Tire maintenance & safety

How do mud tires perform in the snow?

You’ve got a big set of mud tires on your truck or SUV, you should be able to go anywhere and do anything with those chunky, meaty treads, shouldn’t you? Not necessarily. Find out why.

Last updated 10/17/2022 - Originally published 9/24/2020
Written by SimpleTire

Are mud tires good in snow?

In short, mud-terrain tires—also known as mud tires—are not good in the snow. Mud-terrain tires can present several different problems when driving on snow or ice. The deep voids and chunky lugs of mud tires are designed to self-clean, meaning they eject soft mud, dirt, and bits of gravel from their voids, just by centrifugal force.

As tires self-clean, they have a fresh surface to bite into the mud with every revolution. Think for a minute, though, about the consistency of snow that’s easy to pack into a snowball—that deep, powdery snow can easily pack its way into the voids and lugs of your mud tires and stay there, drastically cutting down on tire traction. When that happens, the tire will also constantly be pushing a little wall of snow in front of itself all the time, cutting traction, response, and speed.

Mud-terrain tires are also designed and built with a different tread compound than winter tires. Winter tires use a tread formulation that’s designed to stay flexible at subfreezing temperatures, adding a huge edge in traction. Mud-terrain tires can often stiffen up when temperatures get really cold, taking away their ability to conform and flex for traction.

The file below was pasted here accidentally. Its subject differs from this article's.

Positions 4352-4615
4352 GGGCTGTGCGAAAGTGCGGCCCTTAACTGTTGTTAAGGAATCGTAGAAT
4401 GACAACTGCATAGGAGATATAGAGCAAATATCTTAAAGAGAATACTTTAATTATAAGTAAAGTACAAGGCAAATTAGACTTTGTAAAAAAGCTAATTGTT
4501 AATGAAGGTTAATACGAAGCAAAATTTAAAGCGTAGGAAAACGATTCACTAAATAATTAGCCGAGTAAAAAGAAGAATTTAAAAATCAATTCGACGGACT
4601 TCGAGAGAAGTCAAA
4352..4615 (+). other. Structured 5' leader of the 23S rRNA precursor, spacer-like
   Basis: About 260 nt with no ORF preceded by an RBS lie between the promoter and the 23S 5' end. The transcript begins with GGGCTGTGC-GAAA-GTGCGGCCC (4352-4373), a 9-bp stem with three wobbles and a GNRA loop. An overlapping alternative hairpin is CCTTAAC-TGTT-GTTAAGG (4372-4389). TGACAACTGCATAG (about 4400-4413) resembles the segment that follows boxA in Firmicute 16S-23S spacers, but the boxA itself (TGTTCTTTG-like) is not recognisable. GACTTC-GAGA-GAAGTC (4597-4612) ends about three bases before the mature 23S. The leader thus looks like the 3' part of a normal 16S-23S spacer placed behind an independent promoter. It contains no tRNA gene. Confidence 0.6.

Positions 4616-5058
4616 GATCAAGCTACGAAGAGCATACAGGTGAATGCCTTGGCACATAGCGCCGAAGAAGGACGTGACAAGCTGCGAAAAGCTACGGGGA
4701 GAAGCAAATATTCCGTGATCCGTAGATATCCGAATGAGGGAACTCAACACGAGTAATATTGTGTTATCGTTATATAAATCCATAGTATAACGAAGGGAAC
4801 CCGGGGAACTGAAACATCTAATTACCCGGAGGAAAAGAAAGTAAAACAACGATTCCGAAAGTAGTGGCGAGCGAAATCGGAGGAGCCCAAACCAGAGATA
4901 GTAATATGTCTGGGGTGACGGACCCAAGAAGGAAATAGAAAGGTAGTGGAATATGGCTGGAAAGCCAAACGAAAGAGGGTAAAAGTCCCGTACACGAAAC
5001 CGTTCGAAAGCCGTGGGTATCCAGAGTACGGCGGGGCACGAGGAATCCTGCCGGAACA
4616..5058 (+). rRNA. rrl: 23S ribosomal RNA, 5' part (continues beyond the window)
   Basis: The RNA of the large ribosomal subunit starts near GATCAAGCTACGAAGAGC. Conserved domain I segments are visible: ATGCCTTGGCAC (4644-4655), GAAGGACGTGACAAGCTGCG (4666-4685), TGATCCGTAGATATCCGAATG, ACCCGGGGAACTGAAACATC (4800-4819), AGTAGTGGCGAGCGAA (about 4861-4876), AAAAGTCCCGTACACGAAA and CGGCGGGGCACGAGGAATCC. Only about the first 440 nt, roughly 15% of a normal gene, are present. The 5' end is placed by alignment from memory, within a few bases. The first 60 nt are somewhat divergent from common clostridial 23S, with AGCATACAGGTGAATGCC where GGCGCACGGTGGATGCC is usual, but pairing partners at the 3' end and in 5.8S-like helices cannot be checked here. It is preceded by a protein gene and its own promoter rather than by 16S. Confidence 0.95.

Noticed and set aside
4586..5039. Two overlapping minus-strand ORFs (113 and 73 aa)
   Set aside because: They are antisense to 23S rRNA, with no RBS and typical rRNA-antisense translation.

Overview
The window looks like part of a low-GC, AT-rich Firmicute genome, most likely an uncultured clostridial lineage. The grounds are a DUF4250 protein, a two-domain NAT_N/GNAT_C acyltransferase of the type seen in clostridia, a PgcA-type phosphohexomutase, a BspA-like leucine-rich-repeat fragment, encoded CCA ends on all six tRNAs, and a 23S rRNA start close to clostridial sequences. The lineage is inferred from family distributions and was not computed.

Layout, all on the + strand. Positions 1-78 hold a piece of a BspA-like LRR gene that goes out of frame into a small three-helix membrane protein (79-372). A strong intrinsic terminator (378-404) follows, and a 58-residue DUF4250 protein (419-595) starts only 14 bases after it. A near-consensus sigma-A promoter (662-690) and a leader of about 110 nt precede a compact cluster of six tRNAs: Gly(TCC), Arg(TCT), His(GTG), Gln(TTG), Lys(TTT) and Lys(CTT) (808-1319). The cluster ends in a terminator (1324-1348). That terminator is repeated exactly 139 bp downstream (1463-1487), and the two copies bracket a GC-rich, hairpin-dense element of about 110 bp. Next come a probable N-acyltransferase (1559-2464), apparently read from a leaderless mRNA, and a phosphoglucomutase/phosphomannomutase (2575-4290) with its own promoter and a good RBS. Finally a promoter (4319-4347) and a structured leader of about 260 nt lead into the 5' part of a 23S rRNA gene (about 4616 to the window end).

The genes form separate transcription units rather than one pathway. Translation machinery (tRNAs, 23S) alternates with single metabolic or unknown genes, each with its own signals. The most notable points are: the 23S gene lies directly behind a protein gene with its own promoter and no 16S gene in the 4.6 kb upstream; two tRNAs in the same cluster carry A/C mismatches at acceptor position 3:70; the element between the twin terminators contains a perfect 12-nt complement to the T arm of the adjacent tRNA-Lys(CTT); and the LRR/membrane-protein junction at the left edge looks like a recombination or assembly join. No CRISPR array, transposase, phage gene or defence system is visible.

One good rule of thumb is to go with tires that bear the industry’s Three Peak Mountain Snowflake symbol stamped onto the tire’s sidewall. The Three Peak Mountain Snowflake certification notes that the tire performance exceeds industry minimum standards for winter; whether it’s a mud-terrain tire, all-weather tire, or a winter tire, the Three Peak Mountain Snowflake stamp is a good thing.

Can you use mud tires on ice?

The truth is that there isn’t any tire that will perform well on ice, at least not without studs or snow chains—which are illegal in many states. Even a generous distribution of sipes still won’t increase traction very much on sheet ice because sheet ice is just plain treacherous to try to drive on. Studs will increase your chances somewhat—like wearing boots with cleats—but you cannot drive on dry pavement with studs. The upshot is that mud-terrain tires traditionally don’t do well on snow and winter road conditions. A winter tire, all-weather tire, or all-season tire is almost always a better choice for winter conditions, and too often we’ve seen drivers get in trouble in the winter because they thought that four-wheel-drive and mud-terrain tires made them unstoppable!

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